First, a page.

Ron Paul implicated in attempted white separatist invasion of Dominica
Big kudos to the African American-oriented NewsOne website for relentlessly calling out Ron Paul's ties to the white supremacist radical right. Now they have dug up an unseemly affair covered by the New York Times in 1981—today disgracefully ignored by the supposed "liberal media"!—that implicates the supposed "libertarian" presidential hopeful in an attempted mercenary invasion and coup d'etat to establish a white separatist homeland in the Black-majority Caribbean nation of Dominica. No, we aren't kidding. It seems that one of Paul's more ugly contemporary supporters, Don Black of the neo-Nazi outfit Stormfront, at that time a Ku Klux Klan Grand Wizard, was indicted by US federal authorities in the plot, dubbed "Operation Red Dog." The scheme called for hiring mercenaries to overthrow then-Prime Minister Eugenia Charles and restore the previous prime minister, Patrick John—and then creating an Aryan paradise on the island, funded through casinos, cocaine and brothels. On the day the mercenary force was to set out for Dominica in a small ship on the Louisiana coast, they were busted by BATF agents—who found over thirty automatic weapons, shotguns, rifles, handguns, dynamite, a confederate flag and a Nazi flag. In a brief flurry of coverage, the media dubbed the plan the "Bayou of Pigs." Prosecutors tried to subpoena then-congressman Paul and ex-Texas governor John Connally after mercenary leader Mike Perdue said they were in on the plot. The request was turned down by a federal judge. David Duke—also now an outspoken Paul supporter (check out his website)—was called to testify before a grand jury, but took the Fifth Amendment.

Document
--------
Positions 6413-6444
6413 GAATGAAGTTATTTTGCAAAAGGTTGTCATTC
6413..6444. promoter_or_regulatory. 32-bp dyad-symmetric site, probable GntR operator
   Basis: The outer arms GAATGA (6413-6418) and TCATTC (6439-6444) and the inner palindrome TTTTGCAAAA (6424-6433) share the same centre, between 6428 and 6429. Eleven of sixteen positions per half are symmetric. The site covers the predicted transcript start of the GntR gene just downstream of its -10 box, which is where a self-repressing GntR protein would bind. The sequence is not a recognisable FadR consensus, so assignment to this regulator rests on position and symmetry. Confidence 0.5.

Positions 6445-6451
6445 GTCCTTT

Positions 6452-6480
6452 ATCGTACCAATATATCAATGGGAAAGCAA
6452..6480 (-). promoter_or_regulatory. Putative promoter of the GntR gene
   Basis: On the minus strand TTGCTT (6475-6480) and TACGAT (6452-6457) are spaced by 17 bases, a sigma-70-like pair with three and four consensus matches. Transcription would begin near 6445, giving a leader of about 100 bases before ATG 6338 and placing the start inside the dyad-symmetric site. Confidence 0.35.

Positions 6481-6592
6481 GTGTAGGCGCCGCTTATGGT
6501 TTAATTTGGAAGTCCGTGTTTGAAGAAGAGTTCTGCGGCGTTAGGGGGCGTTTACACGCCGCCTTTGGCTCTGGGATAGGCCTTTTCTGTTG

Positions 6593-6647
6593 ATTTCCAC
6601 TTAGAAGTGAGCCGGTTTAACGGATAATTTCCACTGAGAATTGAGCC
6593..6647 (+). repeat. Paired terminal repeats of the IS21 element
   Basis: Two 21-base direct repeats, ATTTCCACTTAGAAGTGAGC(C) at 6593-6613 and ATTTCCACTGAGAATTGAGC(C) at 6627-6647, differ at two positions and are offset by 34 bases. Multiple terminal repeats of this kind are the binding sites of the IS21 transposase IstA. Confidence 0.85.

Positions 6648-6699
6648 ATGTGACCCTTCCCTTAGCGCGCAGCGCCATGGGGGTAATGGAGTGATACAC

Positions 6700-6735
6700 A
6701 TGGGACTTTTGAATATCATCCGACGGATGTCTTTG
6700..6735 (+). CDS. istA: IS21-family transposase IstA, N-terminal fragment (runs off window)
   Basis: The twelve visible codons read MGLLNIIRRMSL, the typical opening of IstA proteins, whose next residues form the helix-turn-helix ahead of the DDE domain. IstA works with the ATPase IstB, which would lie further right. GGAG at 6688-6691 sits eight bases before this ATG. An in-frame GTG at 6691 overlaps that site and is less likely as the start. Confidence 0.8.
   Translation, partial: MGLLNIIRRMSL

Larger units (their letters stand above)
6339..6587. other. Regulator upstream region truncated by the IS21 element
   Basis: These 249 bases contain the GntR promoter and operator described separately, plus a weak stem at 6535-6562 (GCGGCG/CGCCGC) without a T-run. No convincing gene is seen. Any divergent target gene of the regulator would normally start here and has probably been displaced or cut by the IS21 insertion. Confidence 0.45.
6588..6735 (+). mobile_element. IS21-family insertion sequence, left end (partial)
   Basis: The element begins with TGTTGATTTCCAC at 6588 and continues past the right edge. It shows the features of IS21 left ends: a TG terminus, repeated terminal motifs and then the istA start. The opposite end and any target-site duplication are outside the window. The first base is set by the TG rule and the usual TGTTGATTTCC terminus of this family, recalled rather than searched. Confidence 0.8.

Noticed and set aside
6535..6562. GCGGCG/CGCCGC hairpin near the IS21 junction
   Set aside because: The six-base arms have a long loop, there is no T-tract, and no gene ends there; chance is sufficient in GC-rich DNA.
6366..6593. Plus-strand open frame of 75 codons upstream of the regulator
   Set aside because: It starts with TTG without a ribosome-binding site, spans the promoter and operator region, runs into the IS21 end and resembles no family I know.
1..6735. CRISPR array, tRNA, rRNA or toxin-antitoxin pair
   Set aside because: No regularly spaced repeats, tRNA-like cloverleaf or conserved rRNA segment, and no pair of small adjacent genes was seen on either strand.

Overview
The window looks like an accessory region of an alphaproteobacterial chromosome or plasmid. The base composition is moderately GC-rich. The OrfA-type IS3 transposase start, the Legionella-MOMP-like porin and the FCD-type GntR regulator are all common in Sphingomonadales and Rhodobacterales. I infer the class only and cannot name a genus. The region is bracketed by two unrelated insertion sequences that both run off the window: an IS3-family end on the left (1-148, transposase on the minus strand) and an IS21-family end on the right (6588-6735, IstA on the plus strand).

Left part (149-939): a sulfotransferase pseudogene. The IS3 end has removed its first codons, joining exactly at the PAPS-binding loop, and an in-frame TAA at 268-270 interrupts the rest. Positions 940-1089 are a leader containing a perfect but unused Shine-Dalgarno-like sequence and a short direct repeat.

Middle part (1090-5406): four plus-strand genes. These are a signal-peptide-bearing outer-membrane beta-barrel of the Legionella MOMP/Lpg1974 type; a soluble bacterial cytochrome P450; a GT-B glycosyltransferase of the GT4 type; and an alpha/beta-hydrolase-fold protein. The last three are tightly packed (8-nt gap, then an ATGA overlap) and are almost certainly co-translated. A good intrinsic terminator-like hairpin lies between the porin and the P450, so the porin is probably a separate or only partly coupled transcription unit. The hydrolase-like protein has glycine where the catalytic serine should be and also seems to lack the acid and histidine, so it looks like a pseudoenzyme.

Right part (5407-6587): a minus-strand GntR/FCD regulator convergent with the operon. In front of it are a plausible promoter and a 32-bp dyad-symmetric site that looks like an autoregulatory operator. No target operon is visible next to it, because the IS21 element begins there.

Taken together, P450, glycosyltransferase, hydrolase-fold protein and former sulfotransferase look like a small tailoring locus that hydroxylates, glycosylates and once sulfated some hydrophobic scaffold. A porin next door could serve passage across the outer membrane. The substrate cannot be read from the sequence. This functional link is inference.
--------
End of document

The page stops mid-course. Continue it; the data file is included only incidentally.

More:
The ADL profile page on Don Black informs us that he was convicted in the scheme and served three years in federal prison. As we have noted, Ron Paul says he disavows Black's views—but won't disavow his support. The media (contrary to howling protests of the Paulistas) have largely given Paul a pass on the affair—even when confronting him on it, acting as if it were just some random wackiness that neo-Nazis support this supposed "libertarian." But Ron Paul's ultra-toxic newsletters in the '90s expressed enthusiastic support for David Duke.
So, do you like your political bedfellows, all you deluded "progressives" who are on the Ron Paul bandwagon?
See our last post on the Ron Paul pathology.